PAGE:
- Details •
- Written by Mr. David Paul, GNRC–Pakistan •
- Category: In the News •
On 17th June 2020, GNRC Members St. Mary’s Public School and Society for The Empowerment of People (STEP) collaborated with the Global Network of Religions for Children (GNRC) and Interfaith Initiative to End Child Poverty to distribute foodstuffs and sanitary materials to the most vulnerable communities of Rawalpindi in Pakistan including parents and caregivers as well as children and youth. The event, which reached 275 children and youth, and attended by 57 adults, was held at St. Francis’s High School Rawalpindi Pakistan, a sister school to St. Mary’s Public School Pakistan. The Community Life Foundation also supported the initiative.
On 30th July 2020, the Global Network of Religions for Children (GNRC) in partnership with Church World Service (CWS) and in collaboration with Plataforma NNAPES, facilitated a virtual workshop for members of the GNRC in the Dominican Republic on, "The Role of Faith Communities in Providing Support to Children with Incarcerated Parents." The meeting was attended by 20 participants representing 10 faith-based organizations and communities, all members of the GNRC.
As part of the global campaign to initiate regional and local interventions from religious leaders and communities to support children, Arigatou International hosted its Europe Regional Meeting on Tuesday 28th July 2020. The meeting themed, "How Faith-Inspired Organizations in Europe are Supporting and Protecting Children during the COVID-19 Pandemic," was attended by more than 100 attendees via GoToWebinar.
GNRC through its member Restoring and Empowering Communities (REC), is sensitizing and engaging children in Uganda on safety measures during COVID-19 including psychosocial support.
On 28th May 2020, GNRC–Tanzania paid a courtesy visit to Chakuwama Orphanage, a home to more than fifty orphans and underprivileged children in Dar es Salaam, Tanzania. Led by the GNRC Coordinator in Tanzania, Ms. Joyce Mdachi, GNRC members met with 64 children aged 3-18 years and 12 caregivers and deliberated how they are coping with the COVID-19 pandemic. The home engages the children in curricular studies and extracurricular activities to keep them occupied and motivated. They mentioned that through the engagement, they could minimize the risk of children falling into drugs and substance abuse, loitering aimlessly, sexual practices, idleness among others. The institution is also using the media particularly radio and TV to enable access to education programs by the children. The orphanage has also been sensitizing the children on how to manage the pandemic including hand hygiene, social and physical distancing, and environmental cleanliness.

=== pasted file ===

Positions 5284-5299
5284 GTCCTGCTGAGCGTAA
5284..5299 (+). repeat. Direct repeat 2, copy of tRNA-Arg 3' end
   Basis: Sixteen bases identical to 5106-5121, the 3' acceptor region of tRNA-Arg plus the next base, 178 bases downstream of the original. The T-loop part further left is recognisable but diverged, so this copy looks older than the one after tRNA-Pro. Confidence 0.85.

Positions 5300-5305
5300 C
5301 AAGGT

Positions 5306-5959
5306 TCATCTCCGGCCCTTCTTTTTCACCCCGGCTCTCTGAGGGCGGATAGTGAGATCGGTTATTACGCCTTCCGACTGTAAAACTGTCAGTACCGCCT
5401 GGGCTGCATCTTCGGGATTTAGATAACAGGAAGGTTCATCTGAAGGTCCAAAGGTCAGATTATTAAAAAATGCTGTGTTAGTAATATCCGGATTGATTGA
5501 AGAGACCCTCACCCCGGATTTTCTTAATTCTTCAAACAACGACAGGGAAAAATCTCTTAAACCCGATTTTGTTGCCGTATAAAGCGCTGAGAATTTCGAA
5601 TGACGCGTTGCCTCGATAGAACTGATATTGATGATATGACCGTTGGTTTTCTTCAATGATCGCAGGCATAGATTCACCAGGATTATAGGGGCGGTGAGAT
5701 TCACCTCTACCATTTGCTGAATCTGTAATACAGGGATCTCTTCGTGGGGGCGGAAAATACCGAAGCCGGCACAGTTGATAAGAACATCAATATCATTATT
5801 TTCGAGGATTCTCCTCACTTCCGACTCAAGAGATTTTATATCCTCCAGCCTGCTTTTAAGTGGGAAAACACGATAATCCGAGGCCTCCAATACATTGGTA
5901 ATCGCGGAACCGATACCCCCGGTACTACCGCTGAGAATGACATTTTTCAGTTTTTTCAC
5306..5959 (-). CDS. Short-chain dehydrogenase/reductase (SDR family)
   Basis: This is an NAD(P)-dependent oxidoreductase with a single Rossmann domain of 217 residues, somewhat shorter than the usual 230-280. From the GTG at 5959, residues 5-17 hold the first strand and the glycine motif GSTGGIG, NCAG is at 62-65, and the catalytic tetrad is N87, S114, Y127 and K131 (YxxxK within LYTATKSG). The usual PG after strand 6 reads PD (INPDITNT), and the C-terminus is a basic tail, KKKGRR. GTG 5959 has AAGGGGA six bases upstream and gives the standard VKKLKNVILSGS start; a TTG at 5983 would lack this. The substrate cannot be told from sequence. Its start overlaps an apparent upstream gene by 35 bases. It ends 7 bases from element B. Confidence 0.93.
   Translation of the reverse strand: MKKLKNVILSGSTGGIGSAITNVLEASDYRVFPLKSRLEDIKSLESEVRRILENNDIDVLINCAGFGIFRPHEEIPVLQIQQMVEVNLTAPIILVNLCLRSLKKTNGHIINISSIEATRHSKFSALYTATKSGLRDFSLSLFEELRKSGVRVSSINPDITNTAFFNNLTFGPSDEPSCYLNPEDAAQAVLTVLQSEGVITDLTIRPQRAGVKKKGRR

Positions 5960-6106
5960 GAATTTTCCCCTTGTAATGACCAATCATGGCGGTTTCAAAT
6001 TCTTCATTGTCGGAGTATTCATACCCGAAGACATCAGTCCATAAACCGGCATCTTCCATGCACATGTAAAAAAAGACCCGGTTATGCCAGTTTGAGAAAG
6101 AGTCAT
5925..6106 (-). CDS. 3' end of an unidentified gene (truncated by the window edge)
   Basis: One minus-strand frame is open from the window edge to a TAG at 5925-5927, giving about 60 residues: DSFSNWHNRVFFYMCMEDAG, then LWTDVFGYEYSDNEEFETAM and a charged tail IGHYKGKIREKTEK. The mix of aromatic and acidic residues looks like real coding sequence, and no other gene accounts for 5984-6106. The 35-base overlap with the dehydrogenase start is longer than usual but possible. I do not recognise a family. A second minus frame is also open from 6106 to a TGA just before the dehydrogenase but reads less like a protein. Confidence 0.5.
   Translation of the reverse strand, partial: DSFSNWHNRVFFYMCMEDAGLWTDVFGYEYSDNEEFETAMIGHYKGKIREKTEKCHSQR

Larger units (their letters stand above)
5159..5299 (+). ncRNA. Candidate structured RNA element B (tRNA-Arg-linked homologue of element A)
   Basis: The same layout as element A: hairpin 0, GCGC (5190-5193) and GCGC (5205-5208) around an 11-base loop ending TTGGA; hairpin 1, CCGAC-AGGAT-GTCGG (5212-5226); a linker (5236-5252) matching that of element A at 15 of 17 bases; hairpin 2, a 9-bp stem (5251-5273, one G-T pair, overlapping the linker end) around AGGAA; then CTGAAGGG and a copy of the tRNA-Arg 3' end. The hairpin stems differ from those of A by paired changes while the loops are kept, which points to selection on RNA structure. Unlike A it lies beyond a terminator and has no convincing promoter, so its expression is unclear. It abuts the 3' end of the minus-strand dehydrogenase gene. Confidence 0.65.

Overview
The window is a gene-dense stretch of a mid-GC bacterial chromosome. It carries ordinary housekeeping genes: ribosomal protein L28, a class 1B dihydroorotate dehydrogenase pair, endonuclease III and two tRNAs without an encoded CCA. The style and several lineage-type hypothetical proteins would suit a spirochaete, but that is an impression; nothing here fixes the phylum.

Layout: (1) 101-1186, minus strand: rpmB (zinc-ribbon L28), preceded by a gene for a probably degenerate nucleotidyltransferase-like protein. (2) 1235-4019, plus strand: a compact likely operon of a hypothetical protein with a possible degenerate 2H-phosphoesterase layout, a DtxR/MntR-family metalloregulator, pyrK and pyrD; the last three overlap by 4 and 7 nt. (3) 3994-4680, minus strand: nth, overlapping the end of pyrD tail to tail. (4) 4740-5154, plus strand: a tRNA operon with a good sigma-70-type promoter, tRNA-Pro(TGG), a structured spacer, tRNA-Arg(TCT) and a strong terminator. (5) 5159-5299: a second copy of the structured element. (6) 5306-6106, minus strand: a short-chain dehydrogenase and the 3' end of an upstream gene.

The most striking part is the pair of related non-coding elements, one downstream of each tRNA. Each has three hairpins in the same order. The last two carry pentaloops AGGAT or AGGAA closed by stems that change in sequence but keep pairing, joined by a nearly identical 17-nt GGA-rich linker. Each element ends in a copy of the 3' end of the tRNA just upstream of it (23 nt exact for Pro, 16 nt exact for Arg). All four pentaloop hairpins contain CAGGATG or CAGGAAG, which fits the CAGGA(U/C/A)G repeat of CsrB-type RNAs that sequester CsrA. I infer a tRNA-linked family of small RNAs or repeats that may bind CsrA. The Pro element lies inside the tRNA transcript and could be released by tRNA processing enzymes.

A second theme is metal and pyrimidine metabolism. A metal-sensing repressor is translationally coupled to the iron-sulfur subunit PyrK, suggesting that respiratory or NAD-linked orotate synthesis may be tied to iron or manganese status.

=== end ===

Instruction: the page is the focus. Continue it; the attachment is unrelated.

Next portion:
Child Rights organizations working for promotion and protection of children’s rights strongly urged provincial government to take all possible measures to implement available legal framework to address the deep-rooted issue of child labour. This was demanded during an online roundtable arranged by Search For Justice to mark World Day Against Child Labour. World Day Against Child Labour 2020 is focusing on the impact of crisis on child labour. The COVID-19 health pandemic and the resulting economic and labour market shock are having a huge impact on people’s lives and livelihoods. Unfortunately, children are often the first to suffer. The crisis can push millions of vulnerable children into child labour. Already, there are an estimated 152 million children in child labour, 72 million of which are in hazardous work. These children are now at even greater risk of facing circumstances that are even more difficult and working longer hours.
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- Written by Rev. Maria Kipruto, GNRC Member, Kenya •
- Category: In the News •
On the 16th of May 2020, GNRC women peacebuilders and youth together with health workers from Mombasa County of Kenya sensitized the community of Bombolulu on COVID-19. A total of 1,057 people including children and youth benefited from the outreach. The event aimed at imparting knowledge to the community on the pandemic and on its potential to increase online radicalization and exploitation of children and youth, and ways to prevent those effects. The participants were encouraged to educate other members of the community to promote awareness and understanding about the pandemic and its associated effects.